Mongolia appeals to a very particular kind of visitor - one who is willing to be adventurous, open-minded and wishes to experience one of most pristine and untouched nations on the planet. Thanks to it’s sheer enormity and breath-taking natural beauty of this unique land, Mongolia has a tendency to leave a unique impression upon those who visit, and consequently tends to rank very highly among the ‘must-see’ destinations compiled by globe-trotting adventurers.
The Best Time to Travel to Mongolia The best time to travel to Mongolia is from May to October because the climate is conducive at those times of the year. But you can also visit not in these period as long as you carry along accessories, tools and equipment to help you out in cold climate, dust storms and other hardships associated with bad weather. Travel in July if you want to see the Naadam Centenary, although that time is the wettest time of the year.
Mongolia, one of the world’s last unexploited destination, offers a challenging face to even the most adventurous travellers, with dry plains stretching as far as the eye can see, fewer cities and fewer roads. It is a land of extremes, mystery, and of measureable space where people still hunt with eagles and shamanism is still practiced. Mongolia is as diverse as it is dramatic; from dense forests of the north, rugged mountains, rolling deserts dunes of the south, to the lush grasslands of the central plains.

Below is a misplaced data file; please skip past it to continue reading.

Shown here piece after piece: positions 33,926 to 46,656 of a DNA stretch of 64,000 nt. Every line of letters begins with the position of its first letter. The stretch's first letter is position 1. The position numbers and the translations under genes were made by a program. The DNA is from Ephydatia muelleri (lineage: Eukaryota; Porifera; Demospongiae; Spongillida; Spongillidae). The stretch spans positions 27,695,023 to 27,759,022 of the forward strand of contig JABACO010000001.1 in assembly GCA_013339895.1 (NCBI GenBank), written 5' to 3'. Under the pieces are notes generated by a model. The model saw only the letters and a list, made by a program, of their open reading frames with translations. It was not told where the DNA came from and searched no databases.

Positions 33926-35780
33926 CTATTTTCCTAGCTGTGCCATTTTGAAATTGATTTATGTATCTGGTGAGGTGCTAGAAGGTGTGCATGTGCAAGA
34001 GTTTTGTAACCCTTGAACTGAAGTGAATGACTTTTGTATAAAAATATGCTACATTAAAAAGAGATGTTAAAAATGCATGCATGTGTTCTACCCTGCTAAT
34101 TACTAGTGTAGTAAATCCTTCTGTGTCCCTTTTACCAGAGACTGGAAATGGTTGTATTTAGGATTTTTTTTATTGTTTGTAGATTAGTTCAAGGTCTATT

Mongolia, hindered in the past by vastness and foreign rule has awakened to wealth on its doorstep. The previously nomadic society, Mongolia is putting down some rich roots with one of the world’s large gold deposits being mined, attracting American luxury retailers, including Louis Vuitton (LV). Mongolia is independent and mineral rich, a place you would consider spending your money on luxury. Mongolia, twice the size of Texas, is undergoing a dizzying transition, thanks to its 80 different minerals and immense reserves of gold, uranium, copper, and coal, as well as ongoing oil exploration.
The Gobi desert in Mongolia stretches over 500,000 square miles of dunes, plains and mountains. Its inhospitable conditions have long challenged even seasoned travelers. This has changed as Mongolia expanded its tourism industry to include permanent hospitality services in the Gobi desert. You will experience a hotel like no other in the Gobi desert—worth spending your money on your stay. Place to Stay Hotels in the Gobi desert tend to be built near special attractions such as the Khongor Sand Dunes, the Flaming Cliffs at Bayanzag, etc.